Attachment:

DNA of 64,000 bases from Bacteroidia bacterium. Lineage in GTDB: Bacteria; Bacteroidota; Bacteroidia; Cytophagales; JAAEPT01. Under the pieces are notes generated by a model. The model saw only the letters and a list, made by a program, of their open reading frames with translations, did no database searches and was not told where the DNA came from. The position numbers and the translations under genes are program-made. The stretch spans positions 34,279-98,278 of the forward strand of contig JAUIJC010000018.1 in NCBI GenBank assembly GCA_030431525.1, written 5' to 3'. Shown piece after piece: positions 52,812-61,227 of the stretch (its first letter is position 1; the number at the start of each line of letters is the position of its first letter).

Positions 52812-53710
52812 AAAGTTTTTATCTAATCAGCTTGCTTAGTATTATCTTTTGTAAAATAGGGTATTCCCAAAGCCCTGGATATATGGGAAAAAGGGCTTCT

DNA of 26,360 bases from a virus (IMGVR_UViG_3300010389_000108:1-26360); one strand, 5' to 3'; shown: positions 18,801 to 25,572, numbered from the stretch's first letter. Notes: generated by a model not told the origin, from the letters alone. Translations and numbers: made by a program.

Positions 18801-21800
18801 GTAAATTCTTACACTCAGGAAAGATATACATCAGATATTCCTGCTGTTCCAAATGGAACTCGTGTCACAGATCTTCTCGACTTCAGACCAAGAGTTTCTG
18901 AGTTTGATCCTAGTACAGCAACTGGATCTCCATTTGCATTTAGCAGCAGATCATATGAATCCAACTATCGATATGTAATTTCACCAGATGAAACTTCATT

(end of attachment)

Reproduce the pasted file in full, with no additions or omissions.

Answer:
DNA of 64,000 bases from Bacteroidia bacterium. Lineage in GTDB: Bacteria; Bacteroidota; Bacteroidia; Cytophagales; JAAEPT01. Under the pieces are notes generated by a model. The model saw only the letters and a list, made by a program, of their open reading frames with translations, did no database searches and was not told where the DNA came from. The position numbers and the translations under genes are program-made. The stretch spans positions 34,279-98,278 of the forward strand of contig JAUIJC010000018.1 in NCBI GenBank assembly GCA_030431525.1, written 5' to 3'. Shown piece after piece: positions 52,812-61,227 of the stretch (its first letter is position 1; the number at the start of each line of letters is the position of its first letter).

Positions 52812-53710
52812 AAAGTTTTTATCTAATCAGCTTGCTTAGTATTATCTTTTGTAAAATAGGGTATTCCCAAAGCCCTGGATATATGGGAAAAAGGGCTTCT

DNA of 26,360 bases from a virus (IMGVR_UViG_3300010389_000108:1-26360); one strand, 5' to 3'; shown: positions 18,801 to 25,572, numbered from the stretch's first letter. Notes: generated by a model not told the origin, from the letters alone. Translations and numbers: made by a program.

Positions 18801-21800
18801 GTAAATTCTTACACTCAGGAAAGATATACATCAGATATTCCTGCTGTTCCAAATGGAACTCGTGTCACAGATCTTCTCGACTTCAGACCAAGAGTTTCTG
18901 AGTTTGATCCTAGTACAGCAACTGGATCTCCATTTGCATTTAGCAGCAGATCATATGAATCCAACTATCGATATGTAATTTCACCAGATGAAACTTCATT